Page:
Published April 8, 2019 - More info
Approximately 30% of epilepsy patients do not respond to antiepileptic drugs, representing an unmet medical need. There is evidence that neuroinflammation plays a pathogenic role in drug-resistant epilepsy. The high-mobility group box 1 (HMGB1)/TLR4 axis is a key initiator of neuroinflammation following epileptogenic injuries, and its activation contributes to seizure generation in animal models. However, further work is required to understand the role of HMGB1 and its isoforms in epileptogenesis and drug resistance. Using a combination of animal models and sera from clinically well-characterized patients, we have demonstrated that there are dynamic changes in HMGB1 isoforms in the brain and blood of animals undergoing epileptogenesis. The pathologic disulfide HMGB1 isoform progressively increased in blood before epilepsy onset and prospectively identified animals that developed the disease. Consistent with animal data, we observed early expression of disulfide HMGB1 in patients with newly diagnosed epilepsy, and its persistence was associated with subsequent seizures. In contrast with patients with well-controlled epilepsy, patients with chronic, drug-refractory epilepsy persistently expressed the acetylated, disulfide HMGB1 isoforms. Moreover, treatment of animals with antiinflammatory drugs during epileptogenesis prevented both disease progression and blood increase in HMGB1 isoforms. Our data suggest that HMGB1 isoforms are mechanistic biomarkers for epileptogenesis and drug-resistant epilepsy in humans, necessitating evaluation in larger-scale prospective studies.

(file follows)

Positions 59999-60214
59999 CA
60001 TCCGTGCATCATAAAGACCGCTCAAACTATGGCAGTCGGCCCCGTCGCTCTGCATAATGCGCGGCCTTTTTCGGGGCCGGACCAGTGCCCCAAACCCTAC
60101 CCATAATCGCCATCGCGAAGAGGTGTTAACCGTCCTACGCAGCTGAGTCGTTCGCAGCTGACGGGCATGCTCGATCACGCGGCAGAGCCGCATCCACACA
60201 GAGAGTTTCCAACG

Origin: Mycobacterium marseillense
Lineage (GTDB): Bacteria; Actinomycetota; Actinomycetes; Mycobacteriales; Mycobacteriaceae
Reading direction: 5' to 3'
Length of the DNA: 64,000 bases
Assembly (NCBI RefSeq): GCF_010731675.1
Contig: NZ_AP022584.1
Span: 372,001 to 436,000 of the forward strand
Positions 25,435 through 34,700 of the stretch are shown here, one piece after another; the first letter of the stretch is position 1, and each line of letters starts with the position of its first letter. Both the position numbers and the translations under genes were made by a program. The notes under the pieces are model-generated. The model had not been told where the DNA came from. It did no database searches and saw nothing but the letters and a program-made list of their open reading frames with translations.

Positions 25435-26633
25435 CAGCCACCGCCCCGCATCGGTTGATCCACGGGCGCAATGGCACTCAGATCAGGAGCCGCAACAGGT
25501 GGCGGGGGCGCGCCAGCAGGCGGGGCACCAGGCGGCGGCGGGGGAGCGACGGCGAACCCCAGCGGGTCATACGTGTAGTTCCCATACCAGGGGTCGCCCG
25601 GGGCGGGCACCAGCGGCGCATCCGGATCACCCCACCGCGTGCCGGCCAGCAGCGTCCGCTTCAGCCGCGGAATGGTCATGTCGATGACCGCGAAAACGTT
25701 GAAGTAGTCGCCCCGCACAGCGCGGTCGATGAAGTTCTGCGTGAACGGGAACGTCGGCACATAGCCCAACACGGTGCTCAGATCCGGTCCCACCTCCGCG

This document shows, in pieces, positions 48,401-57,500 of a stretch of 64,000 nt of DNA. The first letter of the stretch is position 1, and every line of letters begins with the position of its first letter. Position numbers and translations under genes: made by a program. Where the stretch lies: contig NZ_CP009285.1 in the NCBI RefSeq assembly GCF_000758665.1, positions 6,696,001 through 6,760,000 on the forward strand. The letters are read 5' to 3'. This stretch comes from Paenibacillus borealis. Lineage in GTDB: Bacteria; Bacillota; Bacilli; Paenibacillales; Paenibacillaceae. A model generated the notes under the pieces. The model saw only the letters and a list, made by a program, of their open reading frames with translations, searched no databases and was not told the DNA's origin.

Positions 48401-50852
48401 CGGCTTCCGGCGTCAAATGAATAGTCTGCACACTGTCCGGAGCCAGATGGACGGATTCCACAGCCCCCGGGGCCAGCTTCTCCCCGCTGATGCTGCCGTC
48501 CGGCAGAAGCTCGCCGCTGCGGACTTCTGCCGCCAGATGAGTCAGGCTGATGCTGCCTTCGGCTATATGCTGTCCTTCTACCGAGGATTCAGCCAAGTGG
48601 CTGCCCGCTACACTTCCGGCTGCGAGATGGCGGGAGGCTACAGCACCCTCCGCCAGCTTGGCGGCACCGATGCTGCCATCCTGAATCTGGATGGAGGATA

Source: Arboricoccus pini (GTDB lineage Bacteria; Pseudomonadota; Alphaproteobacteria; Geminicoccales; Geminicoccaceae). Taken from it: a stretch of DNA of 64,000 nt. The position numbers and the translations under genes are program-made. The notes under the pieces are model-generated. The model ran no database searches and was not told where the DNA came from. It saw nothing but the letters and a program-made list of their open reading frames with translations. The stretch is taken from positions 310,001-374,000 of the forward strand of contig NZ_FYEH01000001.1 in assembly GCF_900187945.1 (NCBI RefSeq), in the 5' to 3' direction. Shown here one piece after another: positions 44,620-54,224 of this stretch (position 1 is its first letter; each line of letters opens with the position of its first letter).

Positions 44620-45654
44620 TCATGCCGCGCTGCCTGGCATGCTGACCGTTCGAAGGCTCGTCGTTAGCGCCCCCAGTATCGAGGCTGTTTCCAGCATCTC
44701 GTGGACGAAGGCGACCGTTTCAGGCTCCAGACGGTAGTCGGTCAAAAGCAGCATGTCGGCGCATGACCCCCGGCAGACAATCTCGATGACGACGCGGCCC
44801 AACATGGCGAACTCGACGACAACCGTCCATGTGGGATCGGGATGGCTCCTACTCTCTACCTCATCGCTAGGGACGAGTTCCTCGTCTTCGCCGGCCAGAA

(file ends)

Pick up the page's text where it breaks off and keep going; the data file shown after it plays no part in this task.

Lauren Elizabeth Walker, Federica Frigerio, Teresa Ravizza, Emanuele Ricci, Karen Tse, Rosalind E. Jenkins, Graeme John Sills, Andrea Jorgensen, Luca Porcu, Thimmasettappa Thippeswamy, Tiina Alapirtti, Jukka Peltola, Martin J. Brodie, Brian Kevin Park, Anthony Guy Marson, Daniel James Antoine, Annamaria Vezzani, Munir Pirmohamed
Original citation: J Clin Invest. 2017;127(6):2118–2132. https://doi.org/10.1172/JCI92001
Citation for this retraction: J Clin Invest. 2019;129(5):2166. https://doi.org/10.1172/JCI129285
Following an inquiry at the University of Liverpool, the Editorial Board was recently informed that the mass spectrometry data provided by Daniel J. Antoine is unreliable and likely to be fraudulent. Specifically, data relating to HMGB1 isoforms presented in Figures 1B, 2, 4A, and 5A and Supplemental Figure 3 are not reliable. Due to this finding, the JCI is retracting this article. No issues have been raised with regard to any of the other data in the paper. The corresponding author has stated that data presented in Figure 1A and data related to total HMGB1 blood levels measured by ELISA, which include that in Figure 1B, Figure 2, and Figure 4A as well as data reported in Figure 3 and Figure 4B, are reliable. The corresponding author has also stated that all supplemental figures, except those depicting HMGB1 isoforms, are reliable.
See the related article at Molecular isoforms of high-mobility group box 1 are mechanistic biomarkers for epilepsy.